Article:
Says Mr. Rinka Singh, Senior Manager at Novell, "A major problem faced by the existing IPV4 protocol is the unending demand for Internet addresses created by the massive upsurge in computing that we have witnessed in the course of the last decade and a half. The rapid growth of mobile internet applications and new generations of mobile phones have further stimulated a demand for huge numbers of extra IP addresses. As a matter of fact 70 per cent of the addresses have already been consumed and as far as the remaining 30 per cent is concerned a lion's share of it cannot be used due to various factors. So we have reached a stage where we actually are running out of addresses".

The existing manifestation of TCP/IP uses a 32-bit address space, which theoretically makes it possible to have only 4,294,967,296 addresses. Experts such as Singh claim that the actual number is far smaller because a huge share of the TCP/IP address space is used for internal addressing and cannot be used as address space. With the Worldwide Internet users touching 553 million people in August 2002, according to a Global Internet Trends report from Nielsen//NetRatings, it would create an equivalent demand for addresses. As the shortcomings of the older protocol become glaringly evident, the enduring solution to the address space crunch was to devise a new addressing scheme. The IETF has designed IPv6, which tides over the address shortage by using a 128-bit addressing scheme, making it possible to assign over 3.4 x 1038 individual addresses in the whole network. IPv6 thus creates a virtually inexhaustible number of addresses for every person and machine on the planet.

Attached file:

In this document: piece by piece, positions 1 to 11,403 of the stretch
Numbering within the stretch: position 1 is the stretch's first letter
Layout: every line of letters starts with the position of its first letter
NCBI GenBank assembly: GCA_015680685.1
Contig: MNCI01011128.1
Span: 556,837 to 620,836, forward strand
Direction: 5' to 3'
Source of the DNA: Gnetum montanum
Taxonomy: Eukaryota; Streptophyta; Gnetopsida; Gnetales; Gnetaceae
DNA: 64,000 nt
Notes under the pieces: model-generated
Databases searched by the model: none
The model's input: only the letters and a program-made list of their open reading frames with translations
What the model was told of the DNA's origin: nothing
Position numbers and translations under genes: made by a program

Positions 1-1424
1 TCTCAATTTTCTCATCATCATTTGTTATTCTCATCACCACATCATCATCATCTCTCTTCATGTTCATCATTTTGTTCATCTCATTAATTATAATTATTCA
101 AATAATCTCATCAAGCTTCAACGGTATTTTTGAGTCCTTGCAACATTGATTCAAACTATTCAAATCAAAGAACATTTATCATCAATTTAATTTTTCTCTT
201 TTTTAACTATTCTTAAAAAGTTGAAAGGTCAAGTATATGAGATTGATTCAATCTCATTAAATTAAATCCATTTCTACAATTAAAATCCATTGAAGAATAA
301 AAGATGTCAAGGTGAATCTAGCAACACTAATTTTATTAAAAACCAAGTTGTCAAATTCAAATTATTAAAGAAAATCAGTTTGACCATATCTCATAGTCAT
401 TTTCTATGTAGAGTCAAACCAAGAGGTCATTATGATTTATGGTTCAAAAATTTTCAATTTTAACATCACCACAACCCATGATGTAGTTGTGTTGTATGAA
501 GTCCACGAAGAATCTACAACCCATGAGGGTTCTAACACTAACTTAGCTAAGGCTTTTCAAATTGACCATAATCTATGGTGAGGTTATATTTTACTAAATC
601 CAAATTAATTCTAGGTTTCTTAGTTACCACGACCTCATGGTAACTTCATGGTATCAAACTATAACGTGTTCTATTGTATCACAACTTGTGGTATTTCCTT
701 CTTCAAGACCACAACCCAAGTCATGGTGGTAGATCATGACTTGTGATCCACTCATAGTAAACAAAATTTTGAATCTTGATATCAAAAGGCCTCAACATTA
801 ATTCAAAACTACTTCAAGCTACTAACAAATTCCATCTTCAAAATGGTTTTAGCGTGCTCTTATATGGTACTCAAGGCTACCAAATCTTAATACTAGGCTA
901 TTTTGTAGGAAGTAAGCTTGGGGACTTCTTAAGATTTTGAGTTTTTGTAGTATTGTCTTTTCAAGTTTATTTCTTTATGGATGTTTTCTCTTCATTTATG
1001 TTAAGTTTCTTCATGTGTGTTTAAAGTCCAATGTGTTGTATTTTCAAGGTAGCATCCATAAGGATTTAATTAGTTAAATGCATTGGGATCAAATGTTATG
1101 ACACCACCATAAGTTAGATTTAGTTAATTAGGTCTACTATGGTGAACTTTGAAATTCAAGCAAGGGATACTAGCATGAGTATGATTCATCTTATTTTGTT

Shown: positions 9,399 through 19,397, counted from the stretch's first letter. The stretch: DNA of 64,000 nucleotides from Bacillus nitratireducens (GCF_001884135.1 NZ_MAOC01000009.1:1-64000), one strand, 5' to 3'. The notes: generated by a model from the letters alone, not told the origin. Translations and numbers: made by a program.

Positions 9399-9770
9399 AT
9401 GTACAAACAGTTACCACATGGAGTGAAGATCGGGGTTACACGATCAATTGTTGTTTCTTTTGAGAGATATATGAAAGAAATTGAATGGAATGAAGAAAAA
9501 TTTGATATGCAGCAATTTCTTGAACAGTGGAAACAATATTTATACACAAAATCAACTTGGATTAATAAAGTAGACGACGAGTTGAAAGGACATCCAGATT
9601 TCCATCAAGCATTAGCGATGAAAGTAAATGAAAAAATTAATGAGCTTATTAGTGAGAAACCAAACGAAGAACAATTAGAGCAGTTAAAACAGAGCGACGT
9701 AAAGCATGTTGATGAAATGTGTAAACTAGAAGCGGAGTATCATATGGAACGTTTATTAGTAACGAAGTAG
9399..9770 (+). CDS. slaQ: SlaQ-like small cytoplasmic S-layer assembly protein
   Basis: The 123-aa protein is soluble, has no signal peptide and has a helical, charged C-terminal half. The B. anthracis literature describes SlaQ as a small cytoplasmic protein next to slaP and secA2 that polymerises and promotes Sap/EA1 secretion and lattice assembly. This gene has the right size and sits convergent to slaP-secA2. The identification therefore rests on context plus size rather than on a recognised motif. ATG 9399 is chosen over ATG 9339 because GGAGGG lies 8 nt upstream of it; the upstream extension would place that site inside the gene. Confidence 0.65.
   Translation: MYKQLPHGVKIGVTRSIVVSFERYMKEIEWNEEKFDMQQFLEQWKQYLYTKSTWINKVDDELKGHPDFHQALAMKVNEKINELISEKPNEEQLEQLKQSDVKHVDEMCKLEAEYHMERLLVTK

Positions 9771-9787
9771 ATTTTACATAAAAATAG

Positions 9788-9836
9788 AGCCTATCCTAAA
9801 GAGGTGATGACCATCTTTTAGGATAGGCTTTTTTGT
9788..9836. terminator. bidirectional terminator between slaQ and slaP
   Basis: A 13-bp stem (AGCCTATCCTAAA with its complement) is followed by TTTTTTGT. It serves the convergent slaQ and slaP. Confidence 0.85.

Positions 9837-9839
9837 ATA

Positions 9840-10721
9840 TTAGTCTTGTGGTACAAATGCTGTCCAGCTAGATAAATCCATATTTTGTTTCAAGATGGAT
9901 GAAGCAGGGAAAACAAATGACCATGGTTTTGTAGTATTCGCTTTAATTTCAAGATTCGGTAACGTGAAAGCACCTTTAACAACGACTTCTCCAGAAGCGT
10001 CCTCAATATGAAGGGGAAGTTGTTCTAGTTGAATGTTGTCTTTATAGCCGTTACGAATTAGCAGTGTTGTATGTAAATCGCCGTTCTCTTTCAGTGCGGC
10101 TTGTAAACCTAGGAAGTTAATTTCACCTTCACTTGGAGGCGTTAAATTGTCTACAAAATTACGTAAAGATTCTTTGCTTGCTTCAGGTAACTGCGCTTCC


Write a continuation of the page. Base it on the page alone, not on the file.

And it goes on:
The new IPV6 protocol is also superior in terms of other functions. "A persistent problem, that has started to afflict TCP/IP in the last several years is the deficiency of end-to-end security in the protocol. There are optional add-ons that provide security in certain contexts, such as IPSec or HTTPS, but they are not built into the TCP/IP itself, and thus not implemented uniformly." says Hemanth T D, President of IPV6 India Forum.

As a large number of enterprises have experienced firsthand to their utter discomfort, the last few years have seen a dramatic rise in distributed, difficult-to-trace attacks which have exposed TCP/IP's inherent lack of security. Thus, people today are finding it harder to rely on IPV4 for end-to-end security. Hemanth adds that in sharp contrast to IPV4, IPv6 supports IPSec intrinsically as a result of which security features such as packet encryption and source authentication are guaranteed. The bottom line is, in the case of IPV4, IPSec was optional; in IPv6, it is mandatory.

Another bane of IPV4 is that it requires manual configuration of addresses which is cumbersome. In contrast IPV6 provides a vigorous auto configuration formula, through which an interface can configure itself with an address by using router discovery to determine the best possible address.

The Internet's routing tables by and large contains 80,000 entries per router node. IPV6 provides an efficient routing infrastructure to handle the sheer amount of connections involved. According to Hemanth, "Quality of service, which is a way of insuring that certain streams get priority handling doesn't exist in IPv4 whereas this feature is endemic to the system in IPv6. Hemanth further drives the point home by pointing out that IPV6 features like discovery of other local nodes and interfaces, and extensibility for adding new headers have gone a long way in making the Internet more efficient."